According to a study from the University of Baltimore, and CHEQ, a cyber-security anti-fraud company “one in five invalid clicks is not from U.S. voters.”
With over 65% of voters consuming news and information from digital media channels, spending on the U.S. election this year could amount to between $1.3 billion and $2.9 billion.
“Bot-makers create millions of headless browsers, that can simulate all human-like actions such as mouse movement, page scrolling, and clicks, to load webpages and cause ad impressions, that appear entirely human,” according to the authors.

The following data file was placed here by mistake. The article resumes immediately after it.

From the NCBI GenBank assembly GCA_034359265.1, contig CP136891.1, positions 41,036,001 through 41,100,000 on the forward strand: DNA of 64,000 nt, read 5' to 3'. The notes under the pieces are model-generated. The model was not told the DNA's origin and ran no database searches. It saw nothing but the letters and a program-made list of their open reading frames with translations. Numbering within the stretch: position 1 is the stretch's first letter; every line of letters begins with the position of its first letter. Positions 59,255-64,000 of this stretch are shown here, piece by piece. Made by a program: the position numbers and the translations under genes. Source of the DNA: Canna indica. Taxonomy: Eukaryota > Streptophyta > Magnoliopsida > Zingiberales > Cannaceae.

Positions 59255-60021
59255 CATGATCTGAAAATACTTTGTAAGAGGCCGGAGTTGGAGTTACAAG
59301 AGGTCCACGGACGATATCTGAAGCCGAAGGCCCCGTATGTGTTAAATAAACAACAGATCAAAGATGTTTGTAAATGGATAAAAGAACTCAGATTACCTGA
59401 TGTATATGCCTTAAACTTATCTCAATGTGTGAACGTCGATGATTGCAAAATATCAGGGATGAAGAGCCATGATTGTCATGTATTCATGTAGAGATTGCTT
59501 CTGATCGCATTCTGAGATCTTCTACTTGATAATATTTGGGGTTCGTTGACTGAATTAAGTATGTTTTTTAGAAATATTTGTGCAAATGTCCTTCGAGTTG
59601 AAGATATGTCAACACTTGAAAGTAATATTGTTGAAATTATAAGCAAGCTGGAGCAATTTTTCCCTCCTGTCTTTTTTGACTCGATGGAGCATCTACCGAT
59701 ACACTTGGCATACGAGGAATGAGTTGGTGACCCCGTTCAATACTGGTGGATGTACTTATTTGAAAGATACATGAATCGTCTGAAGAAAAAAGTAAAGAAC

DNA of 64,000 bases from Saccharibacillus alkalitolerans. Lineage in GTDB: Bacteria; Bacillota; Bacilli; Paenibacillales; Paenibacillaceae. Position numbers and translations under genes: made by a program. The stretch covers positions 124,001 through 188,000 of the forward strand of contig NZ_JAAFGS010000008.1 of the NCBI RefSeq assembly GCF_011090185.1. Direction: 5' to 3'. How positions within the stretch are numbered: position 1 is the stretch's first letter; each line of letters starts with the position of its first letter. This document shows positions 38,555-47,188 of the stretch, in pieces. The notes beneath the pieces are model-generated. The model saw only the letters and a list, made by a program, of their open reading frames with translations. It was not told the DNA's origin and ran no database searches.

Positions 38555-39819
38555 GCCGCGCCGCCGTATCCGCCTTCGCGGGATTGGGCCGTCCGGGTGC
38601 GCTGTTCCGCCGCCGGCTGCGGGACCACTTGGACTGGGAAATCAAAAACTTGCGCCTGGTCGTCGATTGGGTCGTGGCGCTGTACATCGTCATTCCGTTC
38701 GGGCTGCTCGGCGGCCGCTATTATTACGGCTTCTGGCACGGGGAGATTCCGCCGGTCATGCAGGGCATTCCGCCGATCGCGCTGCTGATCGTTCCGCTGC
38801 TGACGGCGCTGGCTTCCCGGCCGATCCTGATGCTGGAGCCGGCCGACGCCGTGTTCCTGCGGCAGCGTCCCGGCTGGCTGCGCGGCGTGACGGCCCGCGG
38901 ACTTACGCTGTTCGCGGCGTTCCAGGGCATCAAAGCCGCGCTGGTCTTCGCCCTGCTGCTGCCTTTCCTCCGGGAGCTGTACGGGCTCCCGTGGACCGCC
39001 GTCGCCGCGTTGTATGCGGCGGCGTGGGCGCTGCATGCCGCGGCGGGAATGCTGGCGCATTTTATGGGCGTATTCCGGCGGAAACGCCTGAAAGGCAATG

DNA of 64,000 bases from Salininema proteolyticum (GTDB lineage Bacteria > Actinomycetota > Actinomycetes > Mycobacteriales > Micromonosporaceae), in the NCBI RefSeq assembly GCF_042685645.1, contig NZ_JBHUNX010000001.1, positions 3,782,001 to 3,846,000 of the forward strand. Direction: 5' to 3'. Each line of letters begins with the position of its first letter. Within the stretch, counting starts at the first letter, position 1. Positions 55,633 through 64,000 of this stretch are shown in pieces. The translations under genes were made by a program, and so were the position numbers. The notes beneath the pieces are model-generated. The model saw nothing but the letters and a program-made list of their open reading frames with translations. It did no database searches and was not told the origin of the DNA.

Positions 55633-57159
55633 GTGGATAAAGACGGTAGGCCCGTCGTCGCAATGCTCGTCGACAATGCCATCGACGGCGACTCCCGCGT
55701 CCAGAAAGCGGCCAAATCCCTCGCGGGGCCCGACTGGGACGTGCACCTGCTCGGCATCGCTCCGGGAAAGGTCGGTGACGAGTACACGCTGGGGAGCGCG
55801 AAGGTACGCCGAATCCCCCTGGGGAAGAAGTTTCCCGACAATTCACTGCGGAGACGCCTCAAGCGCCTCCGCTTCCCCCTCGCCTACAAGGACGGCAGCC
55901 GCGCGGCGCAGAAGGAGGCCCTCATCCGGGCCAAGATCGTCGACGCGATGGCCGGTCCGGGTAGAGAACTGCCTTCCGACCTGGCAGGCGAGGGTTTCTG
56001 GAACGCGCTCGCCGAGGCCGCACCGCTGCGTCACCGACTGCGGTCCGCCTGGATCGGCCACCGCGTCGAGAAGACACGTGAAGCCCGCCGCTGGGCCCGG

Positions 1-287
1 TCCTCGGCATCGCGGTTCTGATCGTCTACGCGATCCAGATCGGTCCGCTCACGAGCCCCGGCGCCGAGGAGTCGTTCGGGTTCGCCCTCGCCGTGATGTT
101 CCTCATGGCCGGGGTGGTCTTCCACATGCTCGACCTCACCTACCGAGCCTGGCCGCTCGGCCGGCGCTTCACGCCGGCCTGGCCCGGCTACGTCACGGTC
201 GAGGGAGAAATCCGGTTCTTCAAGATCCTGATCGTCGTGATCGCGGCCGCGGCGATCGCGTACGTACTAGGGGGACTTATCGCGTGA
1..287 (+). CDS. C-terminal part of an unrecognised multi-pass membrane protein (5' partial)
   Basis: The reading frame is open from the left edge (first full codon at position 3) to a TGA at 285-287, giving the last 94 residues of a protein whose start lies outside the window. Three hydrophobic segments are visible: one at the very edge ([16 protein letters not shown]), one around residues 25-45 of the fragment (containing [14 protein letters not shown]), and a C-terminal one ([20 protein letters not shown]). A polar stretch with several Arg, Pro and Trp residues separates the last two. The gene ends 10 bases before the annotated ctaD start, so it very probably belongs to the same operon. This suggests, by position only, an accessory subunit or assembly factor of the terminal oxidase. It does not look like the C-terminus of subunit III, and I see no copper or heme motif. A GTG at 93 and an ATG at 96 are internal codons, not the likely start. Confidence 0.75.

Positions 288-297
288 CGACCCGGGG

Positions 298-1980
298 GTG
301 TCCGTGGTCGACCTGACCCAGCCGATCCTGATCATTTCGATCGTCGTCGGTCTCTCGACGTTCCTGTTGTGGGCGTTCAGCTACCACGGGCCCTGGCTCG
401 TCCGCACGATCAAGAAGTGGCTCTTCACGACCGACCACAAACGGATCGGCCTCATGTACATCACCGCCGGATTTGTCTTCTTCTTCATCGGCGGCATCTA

The study says, for example, that 56% of Google political spend occurs in the last month of the election race, with 21% of ad dollars pumped out in the final 10 days. “Due to limits set by Google and Facebook, campaigns are instead spending on more junk ad-prone traffic.”
While media campaign refunds are possible, the study says all this comes too late. The study quotes veteran digital executive Zach Edwards, who says: "In a business ad buy you have an ROI, you have people checking it for months afterwards, and if it didn't pan out you may ask for a refund, whereas in political buying the only day that matters is election day.”